The past decade and a half or so, there’s always the cry that the current console generation may finally be the last. It wasn’t true last time, as the current success of the PS4, Xbox One and Switch demonstrate, and those three are also unlikely to be the last pieces of dedicated hardware in the industry.
But even if PS5 and Xbox Two are coming, there’s still a change in the wind. Despite the fact that it’s far from mainstream right now, game streaming is all the power players of the industry are talking about, the idea that like Netflix replacing DVDs, soon we’ll be able to stream new release games instead of owning dedicate hardware to play them, either via discs or downloads.
It may be none other than Microsoft that ends up at the forefront of this movement. Microsoft itself announced that it was working on new Xbox devices, plural, with behind-the-scenes rumors saying that the Xbox Scarlett family of devices has two main components. First, a traditional successor to the Xbox One. Second, a streaming box that will launch Microsoft’s games streaming service, right now called “Scarlett Cloud,” according to Thurrott.
The key idea with Scarlett Cloud is that Microsoft may have solved the fundamental latency issues that have plagued game streaming so far. According to these rumors, things like controller input and collision detection would be handled locally on the hardware, for instance, helping with those issues.
So, if this is Microsoft’s big wave of the future, why are they even bothering to make an Xbox Two as well?
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Likely because they’ve learned from the Xbox One launch, where they had all these grand plans to make disc ownership almost obsolete, but that led to a mass rebellion which forced them to change aspects of their plans before launch. Similarly, they also relied heavily on new tech that was supposed to be game-changing in the form of the Kinect, and we all know how that panned out.
With two devices, Microsoft can have it both ways. Traditional console games can simply buy Xbox Two and carry on as usual. But those willing to dive into game streaming can buy the streaming device and subscribe to Scarlett Cloud and give that a shot.
But why would players pick the latter over the former, when no one seems to really mind how the current system works?
Cost, if everything goes correctly.
The idea here is that a streaming box would cost substantially less than a traditional console, as we could see it launch at $100-200 instead of $500 (I’m inventing that estimate, but it seems probable). And not just the cost of the hardware, but potentially the cost of the software as well, which is where the real savings could lie.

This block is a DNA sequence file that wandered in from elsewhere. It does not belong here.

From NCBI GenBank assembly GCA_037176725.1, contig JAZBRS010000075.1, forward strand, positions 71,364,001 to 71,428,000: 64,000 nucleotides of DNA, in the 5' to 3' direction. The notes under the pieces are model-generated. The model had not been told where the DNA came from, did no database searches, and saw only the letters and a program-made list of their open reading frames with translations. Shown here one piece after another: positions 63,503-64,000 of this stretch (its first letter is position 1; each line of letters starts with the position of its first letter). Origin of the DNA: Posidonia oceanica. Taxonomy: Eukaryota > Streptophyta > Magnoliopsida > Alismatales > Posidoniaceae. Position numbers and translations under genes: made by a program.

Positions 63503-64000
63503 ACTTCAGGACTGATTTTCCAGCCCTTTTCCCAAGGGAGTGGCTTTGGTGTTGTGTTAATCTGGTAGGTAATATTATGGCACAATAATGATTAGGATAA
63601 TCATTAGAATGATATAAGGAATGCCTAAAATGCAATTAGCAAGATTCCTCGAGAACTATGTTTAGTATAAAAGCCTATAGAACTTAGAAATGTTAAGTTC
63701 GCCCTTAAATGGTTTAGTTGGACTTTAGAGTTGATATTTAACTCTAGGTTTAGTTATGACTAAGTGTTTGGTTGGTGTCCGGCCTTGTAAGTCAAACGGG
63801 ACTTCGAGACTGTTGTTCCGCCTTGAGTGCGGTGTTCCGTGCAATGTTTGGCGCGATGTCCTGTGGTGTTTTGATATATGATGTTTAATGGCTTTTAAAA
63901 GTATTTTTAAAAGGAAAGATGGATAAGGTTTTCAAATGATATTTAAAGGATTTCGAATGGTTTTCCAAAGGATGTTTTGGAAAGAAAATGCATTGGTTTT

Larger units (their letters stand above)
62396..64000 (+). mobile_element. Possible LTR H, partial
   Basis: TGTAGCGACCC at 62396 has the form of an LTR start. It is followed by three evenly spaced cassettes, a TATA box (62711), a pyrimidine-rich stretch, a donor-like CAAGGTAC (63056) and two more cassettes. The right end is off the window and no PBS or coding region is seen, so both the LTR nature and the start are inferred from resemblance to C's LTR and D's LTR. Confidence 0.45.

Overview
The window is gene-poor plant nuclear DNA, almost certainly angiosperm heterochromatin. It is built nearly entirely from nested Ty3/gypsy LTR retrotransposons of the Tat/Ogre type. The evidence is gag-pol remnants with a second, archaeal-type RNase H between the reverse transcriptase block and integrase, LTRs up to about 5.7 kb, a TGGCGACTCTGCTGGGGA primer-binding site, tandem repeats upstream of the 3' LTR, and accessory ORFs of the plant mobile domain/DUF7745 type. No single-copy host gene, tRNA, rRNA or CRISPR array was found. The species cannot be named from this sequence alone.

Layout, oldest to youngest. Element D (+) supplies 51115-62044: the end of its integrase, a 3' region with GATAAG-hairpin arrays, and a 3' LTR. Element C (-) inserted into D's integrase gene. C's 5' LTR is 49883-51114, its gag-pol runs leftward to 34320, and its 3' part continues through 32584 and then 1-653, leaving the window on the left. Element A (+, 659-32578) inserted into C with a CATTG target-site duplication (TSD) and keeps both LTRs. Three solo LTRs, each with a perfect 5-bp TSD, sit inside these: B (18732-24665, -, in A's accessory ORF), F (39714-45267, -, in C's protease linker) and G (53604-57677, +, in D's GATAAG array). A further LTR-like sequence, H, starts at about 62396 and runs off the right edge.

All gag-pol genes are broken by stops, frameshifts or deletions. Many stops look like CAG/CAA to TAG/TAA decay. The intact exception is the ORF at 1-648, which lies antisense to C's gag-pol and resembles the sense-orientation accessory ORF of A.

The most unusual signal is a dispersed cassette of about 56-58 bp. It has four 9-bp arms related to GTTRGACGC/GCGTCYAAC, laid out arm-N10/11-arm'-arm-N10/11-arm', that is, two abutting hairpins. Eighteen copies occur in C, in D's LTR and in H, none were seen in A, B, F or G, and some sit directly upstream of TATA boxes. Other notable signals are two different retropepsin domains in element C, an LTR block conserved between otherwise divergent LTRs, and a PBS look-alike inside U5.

Netflix destroyed the Blockbuster/DVD model because it was offering essentially unlimited access to movies and shows at ~$10-15 a month that would otherwise cost $2-5 to rent a piece, or $5-100 to buy outright, if we’re including TV box sets. The content-per-dollar value was out of this world, and if Microsoft could do something similar to the $60 game model, that would be something to see indeed.
They’ve already started, in effect, with Xbox Game Pass, which offers far, far less stuff than Netflix, sure, but we are already seeing Microsoft put all its new $60 releases into the Game Pass at launch for its $10 a month asking price.
If they can do something similar to with all new release games, charging players a relatively low monthly fee for instant access to big games for far less than the $60 asking price, that would indeed shake up the games industry as much as Netflix rocked the world of film and TV.
And yet, I’m having trouble seeing this going smoothly for a few reasons, the technical aspects of game streaming aside. Even if Microsoft solves that, it feels much more likely to me that we’d see EA, Ubisoft, Take Two, Activision and others simply invent their own subscription pass, rather than granting Microsoft access to their catalog themselves. I would not be surprised that when the era of game streaming does arrive in full force, it’s not going to be like Netflix where it’s taken competitors years to come up with rival services, but rather we might see a mountain of these all go live at once.
Still though, even that might be better than the current system. Let’s say you even have to subscribe to five different game streaming passes from publishers at $10 a month. To own an Xbox and have access to new releases from almost every major publisher for $50 a month? That’s…probably still significant savings over shelling out $60 for new games one at a time.
The point is, the potential for a large-scale shift in the industry is there. It may get a bit messy reaching that point, but it does seem like all the major players are determined to make this happen, and it appears like it may be Microsoft which ends up leading the charge.
We don’t know enough about these future plans to make any full judgements at this point, but we’re getting a preview of how this might work with Game Pass, if Microsoft and others can solve the technical side of streaming, this very well may be how we play most games soon enough.